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Local Key Collaborators

Pieter Cullis, PhD

Professor Department of Biochemistry and Molecular Biology, University of British Columbia | Director, NanoMedicines Research Group, UBC

Dr. Cullis and co-workers have been responsible for fundamental advances in the generation, loading and targeting of liposomal nanoparticulate (LNP) systems for intravenous delivery of conventional and genetic drugs. This work has contributed to two LNP products that have been approved by regulatory agencies in the U.S. and Europe for the treatment of cancer and its complications, another that is under consideration by the US FDA for approval for the treatment of acute lymphocytic leukemia, and five more that have finished Phase I clinical studies. Dr. Cullis co-founded The Canadian Liposome Company, Inex Pharmaceuticals (now Tekmira Pharmaceuticals), Northern Lipids Inc., Lipex Biomembranes Inc., and, most recently, AlCana Technologies and Precision NanoSystems. In addition, he co-founded and was Scientific Director of the Centre for Drug Research and Development (CDRD) 2004-2010. He has published over 290 scientific articles and is an inventor on over 40 patents. Dr. Cullis has received many awards, including the B.C. Science Council Gold Medal for Health Sciences in 1991, the Alec D. Bangham Award for contributions to liposome science and technology in 2000 and the B.C. Biotechnology Association award for Innovation and Achievement in 2002. He was elected a Fellow of the Royal Society of Canada in 2004, received the Leadership Award of the Canadian Society of Pharmaceutical Scientists in 2010 and was awarded the Prix Galien, Canada’s premier prize for achievements in pharmaceutical R&D in 2011.

Kelly McNagny, PhD

Professor Department of Medical Genetics, University of British Columbia

Dr. Kelly McNagny is a Professor of Medical Genetics. He obtained his Ph.D. in Cellular Immunology at the University of Alabama at Birmingham in 1990. There he worked with Dr. Max D. Cooper (Howard Hughes Medical Institute, National Academy of Sciences) and his research focused on cell surface proteins pre B cells that regulate B cell maturation and homing. He then moved to the European Molecular Biology Laboratory (EMBL) in Heidelberg, Germany where he performed his postdoctoral studies in the lab of Dr. Thomas Graf from 1991 to 1996. There his work focused on transcriptional control of hematopoietic stem cell maturation, cell fate and tumorigenesis. He performed some of the first studies to identify transcription factors that regulate the gene expression and differentiation of eosinophils, which are known to play a major role in allergic and asthmatic responses. In addition, he identified a number of novel hematopoietic stem cell surface proteins and began analyzing their function. He continued his studies at the EMBL as a semi-independent, Visiting Scientist prior to starting his own laboratory at The Biomedical Research Centre, at UBC in 1998. His lab has identified a novel family of hematopoietic cell surface proteins, called the CD34 family, and shown that these are essential for a number of developmentally important processes. His data suggest that these molecules act as a type of molecular “Teflon” to make cells more mobile and invasive and regulate chemotaxis. They play key roles in such diverse processes as gut and kidney formation, regulation of vascular permeability, allergic responses, clearing infections, stem cell homing and migration, and tumor progression. His latest work suggests that one member of the family, Podocalyxin is commonly unregulated in the most life-threatening epithelial tumors and is studying how it influences tumor progression.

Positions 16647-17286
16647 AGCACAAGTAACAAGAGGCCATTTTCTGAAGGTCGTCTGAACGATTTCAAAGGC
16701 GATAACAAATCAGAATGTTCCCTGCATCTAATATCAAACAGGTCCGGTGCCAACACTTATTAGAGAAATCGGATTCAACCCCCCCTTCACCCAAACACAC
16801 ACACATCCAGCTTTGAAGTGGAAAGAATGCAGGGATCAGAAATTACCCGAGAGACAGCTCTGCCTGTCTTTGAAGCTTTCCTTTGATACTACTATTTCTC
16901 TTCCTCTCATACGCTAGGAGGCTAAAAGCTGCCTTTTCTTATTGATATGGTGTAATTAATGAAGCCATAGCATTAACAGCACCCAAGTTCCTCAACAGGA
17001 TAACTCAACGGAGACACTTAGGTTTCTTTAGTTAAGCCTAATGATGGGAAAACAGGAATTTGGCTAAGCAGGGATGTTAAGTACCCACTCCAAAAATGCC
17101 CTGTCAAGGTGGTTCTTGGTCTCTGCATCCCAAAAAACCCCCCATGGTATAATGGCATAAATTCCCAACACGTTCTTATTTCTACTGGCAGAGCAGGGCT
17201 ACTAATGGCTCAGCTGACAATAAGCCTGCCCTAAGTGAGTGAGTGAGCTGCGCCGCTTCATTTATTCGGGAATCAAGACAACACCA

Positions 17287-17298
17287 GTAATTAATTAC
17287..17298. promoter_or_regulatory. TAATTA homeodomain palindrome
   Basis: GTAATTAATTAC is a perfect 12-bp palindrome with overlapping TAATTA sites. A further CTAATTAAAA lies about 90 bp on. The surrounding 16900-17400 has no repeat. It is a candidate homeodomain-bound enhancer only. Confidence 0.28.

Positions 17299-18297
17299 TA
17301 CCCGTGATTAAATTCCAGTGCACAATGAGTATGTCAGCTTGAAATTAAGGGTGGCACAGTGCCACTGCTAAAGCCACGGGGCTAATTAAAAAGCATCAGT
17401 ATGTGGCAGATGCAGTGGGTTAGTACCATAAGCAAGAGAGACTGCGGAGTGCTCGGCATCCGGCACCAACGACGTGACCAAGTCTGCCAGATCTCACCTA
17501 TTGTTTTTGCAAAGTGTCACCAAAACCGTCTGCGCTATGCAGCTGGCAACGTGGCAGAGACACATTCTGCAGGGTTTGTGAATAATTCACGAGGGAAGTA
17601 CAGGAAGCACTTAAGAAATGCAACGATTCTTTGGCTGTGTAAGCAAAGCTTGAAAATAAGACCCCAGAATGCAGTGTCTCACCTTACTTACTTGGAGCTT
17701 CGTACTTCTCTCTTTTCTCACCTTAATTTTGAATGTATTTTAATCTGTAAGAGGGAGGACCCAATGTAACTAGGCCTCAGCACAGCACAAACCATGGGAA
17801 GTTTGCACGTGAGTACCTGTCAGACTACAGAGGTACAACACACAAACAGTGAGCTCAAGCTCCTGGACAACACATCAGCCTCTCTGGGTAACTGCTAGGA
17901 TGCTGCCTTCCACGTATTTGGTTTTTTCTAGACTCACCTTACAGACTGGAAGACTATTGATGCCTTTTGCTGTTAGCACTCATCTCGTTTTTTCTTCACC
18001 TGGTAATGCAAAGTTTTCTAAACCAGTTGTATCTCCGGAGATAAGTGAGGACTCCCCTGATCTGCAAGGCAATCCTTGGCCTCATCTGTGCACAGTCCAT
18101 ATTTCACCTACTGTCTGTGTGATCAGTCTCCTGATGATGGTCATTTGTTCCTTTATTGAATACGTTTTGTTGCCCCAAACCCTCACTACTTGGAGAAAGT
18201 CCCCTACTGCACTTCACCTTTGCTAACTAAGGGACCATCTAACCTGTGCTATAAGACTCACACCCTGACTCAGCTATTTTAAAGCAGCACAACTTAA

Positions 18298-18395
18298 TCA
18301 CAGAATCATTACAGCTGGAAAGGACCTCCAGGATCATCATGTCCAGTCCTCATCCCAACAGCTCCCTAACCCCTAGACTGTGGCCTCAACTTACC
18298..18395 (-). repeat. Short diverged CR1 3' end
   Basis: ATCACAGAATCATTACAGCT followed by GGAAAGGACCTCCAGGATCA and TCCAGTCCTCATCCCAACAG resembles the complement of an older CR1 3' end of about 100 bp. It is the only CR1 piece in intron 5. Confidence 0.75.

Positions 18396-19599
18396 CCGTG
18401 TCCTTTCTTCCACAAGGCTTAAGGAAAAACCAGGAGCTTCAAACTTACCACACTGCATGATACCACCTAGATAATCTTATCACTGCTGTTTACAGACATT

Gregg Morin, PhD

Assistant Professor Department of Medical Genetics, University of British Columbia | Head of Proteomics, Michael Smith Genome Sciences Centre, BC Cancer Agency





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